insuring your car
Car Insurance renewal prices explained
You may have noticed that car insurance renewal prices can fluctuate year on year. But you may have no clear idea why, or what you can do about it.
By understanding how your renewal premiums are calculated, you can gain some clarity and control over them.
Why are Car Insurance prices increasing?
Insurance premium pricing is a complex thing with many variables. That can make it difficult to pinpoint one reason for a change. There are a range of factors involved. Some of these include:
More severe weather more often
Weather events like floods, fires, hail and storms are becoming more severe and less predictable.
Insurance companies are paying more for the cost of repairs and to help people financially recover when these events happen, and are expecting to continue paying more. The effect of this can be seen in insurance premium prices.
Supply chains are still under strain from the long-term effects of Covid, which renewal premiums tend to reflect. It is becoming more challenging to schedule appointments with mechanics, and source spare parts for cars, both old and new.
What to consider when renewing your Car Insurance
Don’t fall into the habit of setting and forgetting. When renewal time rolls around, check that your policy details are up to date to make sure you have the right cover in place for your budget and circumstances.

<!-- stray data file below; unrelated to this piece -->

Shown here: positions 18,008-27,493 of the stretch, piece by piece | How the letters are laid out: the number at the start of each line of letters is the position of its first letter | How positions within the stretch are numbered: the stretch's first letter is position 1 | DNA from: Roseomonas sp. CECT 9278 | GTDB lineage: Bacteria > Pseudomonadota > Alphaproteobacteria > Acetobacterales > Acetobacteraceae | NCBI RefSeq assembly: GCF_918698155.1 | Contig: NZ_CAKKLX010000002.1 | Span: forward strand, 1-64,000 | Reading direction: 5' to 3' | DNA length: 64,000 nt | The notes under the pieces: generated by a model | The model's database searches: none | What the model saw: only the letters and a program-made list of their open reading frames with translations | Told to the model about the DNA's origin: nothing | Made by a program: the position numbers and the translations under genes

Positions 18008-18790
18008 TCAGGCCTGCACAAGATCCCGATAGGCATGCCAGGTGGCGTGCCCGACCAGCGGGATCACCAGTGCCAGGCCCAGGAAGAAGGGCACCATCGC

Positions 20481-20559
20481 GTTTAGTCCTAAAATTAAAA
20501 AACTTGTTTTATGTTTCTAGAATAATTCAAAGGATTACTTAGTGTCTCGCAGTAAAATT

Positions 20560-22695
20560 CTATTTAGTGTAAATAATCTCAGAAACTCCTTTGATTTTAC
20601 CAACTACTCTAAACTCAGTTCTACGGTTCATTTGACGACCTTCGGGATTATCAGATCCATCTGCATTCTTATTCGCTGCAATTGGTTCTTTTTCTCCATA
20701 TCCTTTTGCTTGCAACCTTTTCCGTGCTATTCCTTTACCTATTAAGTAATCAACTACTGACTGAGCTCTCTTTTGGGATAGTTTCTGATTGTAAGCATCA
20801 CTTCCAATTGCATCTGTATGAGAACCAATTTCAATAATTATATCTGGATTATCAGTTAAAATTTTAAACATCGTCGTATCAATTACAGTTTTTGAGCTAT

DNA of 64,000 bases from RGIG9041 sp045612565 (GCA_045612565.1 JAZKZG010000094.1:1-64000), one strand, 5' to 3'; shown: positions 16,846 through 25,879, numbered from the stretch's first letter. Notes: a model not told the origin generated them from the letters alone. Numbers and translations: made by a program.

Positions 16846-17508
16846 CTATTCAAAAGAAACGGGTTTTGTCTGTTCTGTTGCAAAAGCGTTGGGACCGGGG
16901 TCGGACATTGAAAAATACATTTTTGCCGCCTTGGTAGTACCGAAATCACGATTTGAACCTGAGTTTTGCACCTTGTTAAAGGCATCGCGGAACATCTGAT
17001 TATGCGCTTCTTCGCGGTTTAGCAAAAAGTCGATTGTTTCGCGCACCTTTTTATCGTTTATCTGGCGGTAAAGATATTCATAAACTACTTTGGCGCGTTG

If you’ve paid off your car since you took out or last renewed your policy, check that this is reflected in your policy.
Consider your listed drivers, as they can impact your premiums. If, for example, your teenager was listed on your car policy but they’ve bought their own car, they may no longer drive yours anymore. Remove them from your policy for a lower premium.
The more you drive, the more you generally pay for insurance. Consider reviewing your driving history to see if your average kilometers driven have changed in the last 12 months, and update your policy. This may alter your premium.
You can choose a higher Voluntary Excess with a GIO Comprehensive Car Insurance policy, which will affect your premium. Opting to pay a higher level of excess in the event of a claim will result in a lower premium.
Of course, this means that there will be a greater out-of-pocket cost at claim time, so consider whether this suits you and your circumstances.
You may have added some optional covers to your policy that you no longer need. Removing optional cover that you no longer need usually lowers your premium.
You can vary the amount covered for your car on GIO Comprehensive Car Insurance and Fire, Theft and Third Party Property Damage Insurance policies, within a select range.
Choosing a lower amount covered lowers your premium. Keep in mind that this is the most we will pay for your car in the event of a total loss claim, so reducing it could place you at risk of being underinsured. Consider whether this is appropriate for you and your budget.
Claims free savings
By sticking with GIO, you could benefit from Claims Free Savings. For every year that you don't make an excess payable claim, we'll give you a credit towards your next year's renewal premium for that car. The longer you keep your policy with us, the greater the credit – from 5% after one year up to 20% after 15 years+ of continuous GIO Platinum or Comprehensive Car Insurance with no claims that require an excess.
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Insurance issued by AAI Limited ABN 48 005 297 807 trading as GIO. Read the Product Disclosure Statement before buying this insurance. The Target Market Determination is also available. This advice has been prepared without taking into account your particular objectives, financial situations or needs, so you should consider whether it is appropriate for you before acting on it.